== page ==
Wisconsin Alumni Research Foundation

Information Technology
Information Technology
Matrix Processor with Localized Memory to Increase Data Throughput
WARF: P160414US01

Inventors: Jing Li, Jialiang Zhang

The Wisconsin Alumni Research Foundation (WARF) is seeking commercial partners interested in developing innovative computer architecture for high-speed matrix operations.

The new hardware technique reduces the memory bottleneck between external and local memory for matrix-type calculations and allows increased throughput up to fivefold.

Matrix calculations such as matrix multiplication are foundational to a wide range of emerging computer applications such as machine learning and image processing. Matrix calculations cannot be fully exploited by a conventional general-purpose processor, so there is interest in developing a specialized matrix accelerator, for example, using field programmable gate arrays (FPGAs) to perform matrix calculations. In such designs, different processing elements of the FPGA could simultaneously process different matrix elements using portions of the matrix loaded into local memory associated with each processing element.

UW–Madison researchers led by Prof. Jing Li have recognized that there is a severe memory ‘bottleneck’ in the transfer of matrix data between external memory and the local memory of FPGA-type architectures. This bottleneck results from both the limited size of local memory compared to the computing resources of the FPGA-type architecture and from delays inherent in repeated transfer of data from external memory to local memory. Exacerbating this problem, computational resources are growing much faster than local memory resources.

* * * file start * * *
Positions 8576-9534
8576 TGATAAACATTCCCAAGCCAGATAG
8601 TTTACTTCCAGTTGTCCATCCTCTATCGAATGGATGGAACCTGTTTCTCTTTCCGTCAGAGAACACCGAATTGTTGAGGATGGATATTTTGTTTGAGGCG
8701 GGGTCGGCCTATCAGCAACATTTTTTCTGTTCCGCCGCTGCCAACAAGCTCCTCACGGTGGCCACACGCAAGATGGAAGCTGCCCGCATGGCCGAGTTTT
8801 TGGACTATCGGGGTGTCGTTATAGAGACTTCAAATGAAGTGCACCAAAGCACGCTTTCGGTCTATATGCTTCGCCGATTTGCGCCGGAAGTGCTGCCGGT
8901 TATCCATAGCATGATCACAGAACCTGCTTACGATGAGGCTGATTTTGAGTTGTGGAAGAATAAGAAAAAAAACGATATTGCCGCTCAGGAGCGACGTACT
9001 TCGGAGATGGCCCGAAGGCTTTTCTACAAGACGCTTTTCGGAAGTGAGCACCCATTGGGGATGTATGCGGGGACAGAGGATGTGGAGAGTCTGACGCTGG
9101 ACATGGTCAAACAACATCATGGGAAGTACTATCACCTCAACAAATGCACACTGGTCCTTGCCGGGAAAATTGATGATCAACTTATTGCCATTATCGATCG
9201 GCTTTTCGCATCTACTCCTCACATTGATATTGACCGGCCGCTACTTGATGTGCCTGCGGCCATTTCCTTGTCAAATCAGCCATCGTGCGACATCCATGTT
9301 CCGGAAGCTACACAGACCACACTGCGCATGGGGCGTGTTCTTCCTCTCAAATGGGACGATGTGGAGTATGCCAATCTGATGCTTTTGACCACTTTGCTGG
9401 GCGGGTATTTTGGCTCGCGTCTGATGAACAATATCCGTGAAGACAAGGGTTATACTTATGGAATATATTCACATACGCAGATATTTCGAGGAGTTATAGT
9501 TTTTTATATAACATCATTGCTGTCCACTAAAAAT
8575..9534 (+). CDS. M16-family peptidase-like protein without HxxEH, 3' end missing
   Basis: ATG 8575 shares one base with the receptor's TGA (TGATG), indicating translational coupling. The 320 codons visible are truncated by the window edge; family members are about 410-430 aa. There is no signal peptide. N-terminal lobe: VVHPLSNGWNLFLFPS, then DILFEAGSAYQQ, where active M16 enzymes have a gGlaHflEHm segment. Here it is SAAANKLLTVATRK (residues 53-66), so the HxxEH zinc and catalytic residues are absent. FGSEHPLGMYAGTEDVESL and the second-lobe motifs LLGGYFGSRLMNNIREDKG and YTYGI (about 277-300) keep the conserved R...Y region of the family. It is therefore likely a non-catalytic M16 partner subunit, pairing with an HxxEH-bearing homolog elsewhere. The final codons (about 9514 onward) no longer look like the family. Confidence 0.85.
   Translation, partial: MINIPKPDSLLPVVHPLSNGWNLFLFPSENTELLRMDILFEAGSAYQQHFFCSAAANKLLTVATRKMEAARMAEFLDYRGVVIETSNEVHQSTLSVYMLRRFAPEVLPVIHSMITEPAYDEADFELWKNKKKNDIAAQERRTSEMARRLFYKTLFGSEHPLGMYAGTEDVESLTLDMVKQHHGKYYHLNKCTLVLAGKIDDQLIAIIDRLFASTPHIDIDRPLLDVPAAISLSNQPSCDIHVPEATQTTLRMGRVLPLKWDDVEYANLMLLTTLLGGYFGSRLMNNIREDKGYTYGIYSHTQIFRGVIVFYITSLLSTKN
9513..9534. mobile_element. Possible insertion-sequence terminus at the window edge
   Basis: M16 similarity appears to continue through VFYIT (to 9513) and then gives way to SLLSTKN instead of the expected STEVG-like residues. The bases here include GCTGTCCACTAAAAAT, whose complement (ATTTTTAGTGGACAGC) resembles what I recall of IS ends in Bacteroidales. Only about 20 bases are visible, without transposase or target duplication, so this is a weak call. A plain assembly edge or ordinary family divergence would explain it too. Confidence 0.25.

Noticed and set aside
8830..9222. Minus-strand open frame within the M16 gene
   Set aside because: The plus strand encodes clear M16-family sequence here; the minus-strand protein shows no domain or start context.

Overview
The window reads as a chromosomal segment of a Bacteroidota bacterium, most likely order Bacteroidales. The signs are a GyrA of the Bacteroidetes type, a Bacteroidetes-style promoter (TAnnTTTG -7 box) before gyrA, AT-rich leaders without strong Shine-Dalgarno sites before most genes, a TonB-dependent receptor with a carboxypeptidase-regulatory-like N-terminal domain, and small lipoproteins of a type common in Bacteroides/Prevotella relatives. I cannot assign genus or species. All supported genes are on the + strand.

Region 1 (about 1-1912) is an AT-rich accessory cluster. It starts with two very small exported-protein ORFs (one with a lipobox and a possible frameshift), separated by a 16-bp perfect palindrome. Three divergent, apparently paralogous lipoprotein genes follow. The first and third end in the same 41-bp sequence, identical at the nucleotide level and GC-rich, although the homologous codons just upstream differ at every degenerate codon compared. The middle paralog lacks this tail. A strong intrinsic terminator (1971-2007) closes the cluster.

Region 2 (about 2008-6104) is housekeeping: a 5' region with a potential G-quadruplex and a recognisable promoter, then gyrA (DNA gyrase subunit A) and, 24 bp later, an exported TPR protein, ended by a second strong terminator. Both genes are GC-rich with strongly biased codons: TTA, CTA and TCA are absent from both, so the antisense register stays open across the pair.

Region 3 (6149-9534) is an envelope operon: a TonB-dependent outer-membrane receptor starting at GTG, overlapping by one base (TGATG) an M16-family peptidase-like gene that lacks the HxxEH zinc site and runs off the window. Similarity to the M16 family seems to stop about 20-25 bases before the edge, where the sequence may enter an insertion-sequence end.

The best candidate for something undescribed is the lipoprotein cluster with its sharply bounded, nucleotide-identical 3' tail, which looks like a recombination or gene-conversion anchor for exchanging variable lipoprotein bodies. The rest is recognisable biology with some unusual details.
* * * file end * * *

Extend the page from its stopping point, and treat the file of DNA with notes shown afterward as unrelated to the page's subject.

The Invention
To address this challenge, Li’s team has developed computer architecture combining local memory elements and processing elements on a single integrated circuit substrate. In this way, data stored in a given local memory resource normally associated with a given processing unit is shared among multiple processing units. The sharing may be in a pattern following the logical interrelationship of a matrix calculation (e.g., along rows and columns in one or more dimensions of the matrix).

Sharing reduces memory replication (the need to store a given value in multiple local memory locations), thus reducing the need for local memory and unnecessary transfers of data between local memory and external memory. This permits high speed processing on local memories (on-chip) and reduces energy consumption associated with a calculation.
  • Hardware support for efficient data sharing in vector processing
Key Benefits
  • Allows increase in throughput by at least 2-5 times
  • More efficient data sharing between compute and memory resources on chip
  • Unlike existing techniques, no performance tradeoff
  • Readily implemented on an FPGA-type device
  • Scalable
Stage of Development
The researchers have reconfigured a state-of-the-art FPGA prototyping platform to test their concept. The technology outperformed the best known method for performing matrix multiplication (the source of bottlenecks).

The development of this technology was supported by WARF Accelerator. WARF Accelerator selects WARF's most commercially promising technologies and provides expert assistance and funding to enable achievement of commercially significant milestones. WARF believes that these technologies are especially attractive opportunities for licensing.
Additional Information
For current licensing status, please contact Jeanine Burmania at [javascript protected email address] or 608-960-9846